AMC has spawned a wealth of television dramas such as “Breaking Bad,” “The Walking Dead” and “Mad Men” that have attracted millions of weekly viewers and many positive reviews. However, their newest series “Into the Badlands” does not seem like it is shaping up to be another success for AMC.
The show’s premise is simple enough: a fictional feudal land is brought to heel under the grip of seven warring barons. The majority of the citizens of this land are known as Nomads, who are thieves that scavenge from the countryside and prey on innocent travelers. The barons also enslave those who are unfortunate enough to become warriors to work in poppy fields. The barons’ warriors are known as Clippers and are highly skilled in the art of sword play and hand-to-hand combat.
The most feared Clipper in the land is a man named Sunny, whose very name is misleading. Sunny is tall, brooding and a lethal killer. Clad in a long, red leather coat and wielding a katana, Sunny scours the Badlands, killing at his baron’s bidding. With each kill, Sunny gets a tally tattooed on his back — just another notch in the belt.
After the first two episodes, Sunny has rescued and promised to train a young boy named M.K. who has been born with supernatural powers. Yeah, it’s shaping up to be that kind of show. There is also talks of a secret land far away from the Badlands that holds the answers to something big. What this big thing is, wealth, the secret to eternal life or a free buffet with never ending pie, we will have to wait and see.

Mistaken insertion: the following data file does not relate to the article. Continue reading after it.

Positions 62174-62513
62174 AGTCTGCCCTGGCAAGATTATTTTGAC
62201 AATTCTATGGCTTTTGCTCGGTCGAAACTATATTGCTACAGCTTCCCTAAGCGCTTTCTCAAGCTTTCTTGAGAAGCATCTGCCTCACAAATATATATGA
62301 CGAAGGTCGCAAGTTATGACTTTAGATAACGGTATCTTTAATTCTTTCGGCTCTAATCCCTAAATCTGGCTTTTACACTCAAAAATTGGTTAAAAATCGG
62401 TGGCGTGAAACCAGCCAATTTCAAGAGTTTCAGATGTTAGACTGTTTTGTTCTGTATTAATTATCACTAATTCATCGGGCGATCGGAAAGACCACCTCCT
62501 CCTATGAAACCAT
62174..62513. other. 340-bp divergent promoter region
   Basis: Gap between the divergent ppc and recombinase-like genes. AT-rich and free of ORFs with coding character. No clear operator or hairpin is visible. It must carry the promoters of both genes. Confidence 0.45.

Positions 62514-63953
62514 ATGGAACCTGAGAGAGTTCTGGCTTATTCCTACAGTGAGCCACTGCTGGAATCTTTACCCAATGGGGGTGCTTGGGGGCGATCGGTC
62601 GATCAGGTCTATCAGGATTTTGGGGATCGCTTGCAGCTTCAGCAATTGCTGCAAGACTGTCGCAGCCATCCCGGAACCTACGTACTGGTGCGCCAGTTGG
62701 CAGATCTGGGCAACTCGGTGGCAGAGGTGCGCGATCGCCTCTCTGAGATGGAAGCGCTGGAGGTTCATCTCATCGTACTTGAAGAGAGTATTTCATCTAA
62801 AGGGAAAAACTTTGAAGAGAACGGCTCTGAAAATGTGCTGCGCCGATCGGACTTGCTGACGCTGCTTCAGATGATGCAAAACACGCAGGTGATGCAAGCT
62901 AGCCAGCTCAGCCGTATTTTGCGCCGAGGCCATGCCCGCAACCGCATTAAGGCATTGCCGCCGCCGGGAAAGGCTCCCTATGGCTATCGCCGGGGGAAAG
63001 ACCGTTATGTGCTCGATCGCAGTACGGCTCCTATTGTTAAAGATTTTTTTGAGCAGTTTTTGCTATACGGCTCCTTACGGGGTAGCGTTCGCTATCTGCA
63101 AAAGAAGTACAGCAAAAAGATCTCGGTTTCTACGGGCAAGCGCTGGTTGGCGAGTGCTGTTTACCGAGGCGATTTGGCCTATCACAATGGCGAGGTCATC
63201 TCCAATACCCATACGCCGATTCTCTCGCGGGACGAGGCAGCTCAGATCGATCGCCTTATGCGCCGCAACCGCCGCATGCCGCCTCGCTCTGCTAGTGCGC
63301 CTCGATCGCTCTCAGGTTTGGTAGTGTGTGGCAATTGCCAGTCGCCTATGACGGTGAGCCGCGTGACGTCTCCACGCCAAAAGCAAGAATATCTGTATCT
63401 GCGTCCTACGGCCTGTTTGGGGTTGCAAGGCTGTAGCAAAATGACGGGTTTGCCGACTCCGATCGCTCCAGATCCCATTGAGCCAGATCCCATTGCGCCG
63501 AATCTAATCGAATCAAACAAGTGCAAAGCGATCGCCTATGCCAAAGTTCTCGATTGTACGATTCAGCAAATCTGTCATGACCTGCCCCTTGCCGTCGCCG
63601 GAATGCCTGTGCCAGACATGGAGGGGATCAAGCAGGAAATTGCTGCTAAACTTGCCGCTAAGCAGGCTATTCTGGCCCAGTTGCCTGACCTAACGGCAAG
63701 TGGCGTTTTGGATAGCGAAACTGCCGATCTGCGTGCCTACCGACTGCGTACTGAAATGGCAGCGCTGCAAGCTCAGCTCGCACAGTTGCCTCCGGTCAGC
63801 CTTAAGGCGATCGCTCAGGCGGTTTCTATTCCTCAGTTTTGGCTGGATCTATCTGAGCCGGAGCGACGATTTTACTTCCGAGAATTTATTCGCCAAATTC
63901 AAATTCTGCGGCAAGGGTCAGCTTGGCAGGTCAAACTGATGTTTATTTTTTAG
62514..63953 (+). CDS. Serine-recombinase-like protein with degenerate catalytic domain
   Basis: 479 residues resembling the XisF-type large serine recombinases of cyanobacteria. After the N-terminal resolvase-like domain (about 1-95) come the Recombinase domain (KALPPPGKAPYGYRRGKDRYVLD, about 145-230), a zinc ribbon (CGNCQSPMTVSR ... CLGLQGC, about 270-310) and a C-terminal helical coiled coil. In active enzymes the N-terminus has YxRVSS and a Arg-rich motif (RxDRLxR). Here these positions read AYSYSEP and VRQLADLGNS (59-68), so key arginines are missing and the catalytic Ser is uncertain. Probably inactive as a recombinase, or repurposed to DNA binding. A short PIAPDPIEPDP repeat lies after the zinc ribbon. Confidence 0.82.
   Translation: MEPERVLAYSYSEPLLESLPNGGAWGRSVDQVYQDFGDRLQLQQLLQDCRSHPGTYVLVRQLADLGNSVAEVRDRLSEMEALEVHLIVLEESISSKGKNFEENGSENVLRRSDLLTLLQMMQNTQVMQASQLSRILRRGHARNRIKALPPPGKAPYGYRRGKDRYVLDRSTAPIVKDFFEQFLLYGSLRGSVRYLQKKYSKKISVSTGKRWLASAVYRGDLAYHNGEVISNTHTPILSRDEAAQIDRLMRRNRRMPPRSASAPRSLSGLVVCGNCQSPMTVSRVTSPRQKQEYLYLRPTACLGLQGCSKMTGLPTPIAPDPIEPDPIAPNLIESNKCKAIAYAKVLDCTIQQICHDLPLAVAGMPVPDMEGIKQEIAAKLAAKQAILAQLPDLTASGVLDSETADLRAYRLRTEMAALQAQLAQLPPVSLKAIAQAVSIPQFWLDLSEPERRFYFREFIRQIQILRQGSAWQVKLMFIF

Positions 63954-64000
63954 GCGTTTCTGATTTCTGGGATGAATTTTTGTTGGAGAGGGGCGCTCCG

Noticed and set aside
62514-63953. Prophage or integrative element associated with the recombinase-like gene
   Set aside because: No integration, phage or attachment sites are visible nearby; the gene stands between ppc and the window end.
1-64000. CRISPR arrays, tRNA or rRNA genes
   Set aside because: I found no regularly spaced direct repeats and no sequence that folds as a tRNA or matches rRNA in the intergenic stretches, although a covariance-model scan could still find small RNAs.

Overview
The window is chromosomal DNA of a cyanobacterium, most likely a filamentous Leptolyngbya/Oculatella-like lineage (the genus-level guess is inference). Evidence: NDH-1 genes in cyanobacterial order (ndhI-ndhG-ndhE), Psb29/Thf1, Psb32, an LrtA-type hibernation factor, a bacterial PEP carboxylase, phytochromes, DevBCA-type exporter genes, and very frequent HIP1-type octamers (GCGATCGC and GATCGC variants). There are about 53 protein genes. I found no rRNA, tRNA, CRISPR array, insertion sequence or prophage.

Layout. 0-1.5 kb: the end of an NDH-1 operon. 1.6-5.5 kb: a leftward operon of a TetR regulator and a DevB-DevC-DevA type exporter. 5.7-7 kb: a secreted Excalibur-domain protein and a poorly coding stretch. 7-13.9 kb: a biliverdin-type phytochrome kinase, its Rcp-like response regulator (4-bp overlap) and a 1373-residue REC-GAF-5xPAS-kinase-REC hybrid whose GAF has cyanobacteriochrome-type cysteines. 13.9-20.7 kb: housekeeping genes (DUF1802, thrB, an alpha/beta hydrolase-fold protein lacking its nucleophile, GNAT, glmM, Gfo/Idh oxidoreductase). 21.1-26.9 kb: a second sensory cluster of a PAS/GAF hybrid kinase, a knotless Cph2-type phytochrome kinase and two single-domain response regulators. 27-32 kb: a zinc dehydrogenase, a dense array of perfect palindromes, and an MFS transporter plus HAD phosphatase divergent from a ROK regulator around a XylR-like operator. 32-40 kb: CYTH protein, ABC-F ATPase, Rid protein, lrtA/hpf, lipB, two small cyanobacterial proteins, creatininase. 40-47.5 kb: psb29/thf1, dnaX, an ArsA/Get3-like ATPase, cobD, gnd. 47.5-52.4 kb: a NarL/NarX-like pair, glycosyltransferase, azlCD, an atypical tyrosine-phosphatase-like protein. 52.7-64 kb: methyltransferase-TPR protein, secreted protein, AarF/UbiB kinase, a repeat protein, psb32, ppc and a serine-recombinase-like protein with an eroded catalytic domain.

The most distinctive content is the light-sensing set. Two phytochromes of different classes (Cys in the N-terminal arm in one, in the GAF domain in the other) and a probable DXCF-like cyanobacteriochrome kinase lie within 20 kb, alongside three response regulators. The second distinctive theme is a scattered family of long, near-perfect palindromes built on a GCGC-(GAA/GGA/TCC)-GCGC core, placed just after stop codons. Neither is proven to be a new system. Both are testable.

The show is stylistically intriguing, mixing Japanese martial art fighting styles with a Western, steampunk setting. Think “Kill Bill” meets “Mad Max” meets “The Matrix.”
The fight scenes are visually appealing and well choreographed with plenty of blood and bone breaking if that’s what you’re in to.
But that’s about all “Into the Badlands” has going for it right now. None of the characters are particularly interesting and the story is generic and formulaic. The show also tries to blend too many genres into one and struggles to find its identity as a result.
There are glimmers of promise amid the mess and it does seem like “Into the Badlands” is beginning to gain some traction but it remains to be seen whether it can hold its own against the zombies and drug kingpins.
For now, if you’re in to martial arts fighting, “Into the Badlands” might be worth your time, but expect only a mild divergence until “The Walking Dead” returns in February.